PTH Levels 4 Hours After Thyroidectomy Is Best Predictor of Hypoparathyroidism, Study Suggests

Marisa Wexler, MS avatar

by Marisa Wexler, MS |

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Hypoparathyroidism, iPTH

Four hours after surgery is the best time to measure intact parathyroid hormone (iPTH) levels to predict the risk of hypoparathyroidism following thyroidectomy, a study in patients with papillary thyroid carcinoma suggests.

Hypoparathyroidism is an uncommon condition in which the body secretes abnormally low levels of parathyroid hormone (PTH), which is key for regulating a person’s calcium and phosphorus levels.

The study, “The most reliable time point for intact parathyroid hormone measurement to predict hypoparathyroidism after total thyroidectomy with central neck dissection to treat papillary thyroid carcinoma: a prospective cohort study,” was published in the journal European Archives of Oto-Rhino-Laryngology.

Hypocalcemia, or low levels of calcium in the blood, is a common complication following thyroidectomy — the surgical removal of the thyroid. This complication can result from hypoparathyroidism, as normal PTH levels are key for calcium regulation.

Calcium supplements can be used to manage hypocalcemia, but with most cases being temporary and asymptomatic, it has been difficult to determine who is most likely to develop this complication after surgery.

One proposed strategy is measuring levels of iPTH, which exists only briefly in the blood — its half-life, meaning the time until the body reduces its blood level to half, is two to five minutes.

Researchers at Chungnam National University, in the Republic of Korea, set out to determine at what time point iPTH measurements are most useful for predicting hypocalcemia risk within 24 hours of thyroidectomy.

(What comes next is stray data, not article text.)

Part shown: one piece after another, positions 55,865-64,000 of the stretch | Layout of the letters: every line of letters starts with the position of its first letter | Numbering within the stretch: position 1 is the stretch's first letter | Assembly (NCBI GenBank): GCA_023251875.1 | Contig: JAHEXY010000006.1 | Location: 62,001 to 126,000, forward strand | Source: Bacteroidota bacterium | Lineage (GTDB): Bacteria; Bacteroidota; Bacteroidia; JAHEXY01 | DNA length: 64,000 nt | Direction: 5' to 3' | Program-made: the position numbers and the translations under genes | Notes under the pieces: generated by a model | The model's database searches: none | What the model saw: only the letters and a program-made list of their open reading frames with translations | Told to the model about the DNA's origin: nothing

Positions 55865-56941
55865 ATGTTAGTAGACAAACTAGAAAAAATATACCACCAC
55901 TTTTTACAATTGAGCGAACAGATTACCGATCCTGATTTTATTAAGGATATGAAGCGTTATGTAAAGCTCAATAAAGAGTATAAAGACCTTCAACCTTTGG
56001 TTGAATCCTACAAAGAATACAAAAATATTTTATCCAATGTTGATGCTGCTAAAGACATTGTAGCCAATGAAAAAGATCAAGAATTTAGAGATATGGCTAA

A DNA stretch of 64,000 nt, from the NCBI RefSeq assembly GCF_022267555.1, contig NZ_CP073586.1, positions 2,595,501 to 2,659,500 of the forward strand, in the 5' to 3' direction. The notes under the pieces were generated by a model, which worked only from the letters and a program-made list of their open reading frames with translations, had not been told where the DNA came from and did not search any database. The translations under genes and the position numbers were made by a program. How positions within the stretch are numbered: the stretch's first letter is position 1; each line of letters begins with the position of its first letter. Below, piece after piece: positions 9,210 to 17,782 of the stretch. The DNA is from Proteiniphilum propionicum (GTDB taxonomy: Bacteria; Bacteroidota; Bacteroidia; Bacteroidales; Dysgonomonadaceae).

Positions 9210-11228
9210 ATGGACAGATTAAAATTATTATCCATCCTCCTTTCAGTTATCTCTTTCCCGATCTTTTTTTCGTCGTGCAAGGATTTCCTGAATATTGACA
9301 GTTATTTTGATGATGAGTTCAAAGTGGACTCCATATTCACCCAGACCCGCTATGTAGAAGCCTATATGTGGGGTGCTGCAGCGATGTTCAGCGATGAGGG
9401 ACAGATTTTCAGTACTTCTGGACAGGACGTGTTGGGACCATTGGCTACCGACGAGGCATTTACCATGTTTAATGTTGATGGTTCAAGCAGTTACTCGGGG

They used data from 143 patients (average age 55.5 years) who underwent total thyroidectomy due to papillary thyroid carcinoma, which is the most common type of thyroid cancer. Calcium and iPTH levels were assessed in the blood at 10 minutes, and 1, 4, 12, and 24 hours after surgery. All participants were followed up over one year after surgery.

Results showed that 83 people (58%) developed hypocalcemia. Among these patients, 72 (49% of the original total) experienced transient hypocalcemia, meaning temporary hypocalcemia that later resolved. Meanwhile, while the remaining 11 (7.7% of the total) did not experience resolution and had permanent hypocalcemia.

The scientists then used statistical models to determine at which time point iPTH measurements were most predictive of hypocalcemia. The best predictor, they found, was iPTH level at four hours post-surgery.

At that time, an iPTH level under 3.75 pg-mL had a sensitivity of 81.6% and a specificity of 86% to predict overall hypocalcemia. Sensitivity refers to the ability to correctly identify individuals with hypocalcemia, while specificity refers to the accuracy of the identification of patients without hypocalcemia. In permanent hypocalcemia, iPTH levels under 2.48 pg/mL showed 100% sensitivity and 57.8% specificity.

“The 4-h postoperative iPTH can most accurately predict hypoparathyroidism after TT [thyroidectomy],” the researchers said.

“Therefore, Ca [calcium] supplements should be recommended for such patients, and may be tapered when serum total Ca and iPTH level are normalized,” they added.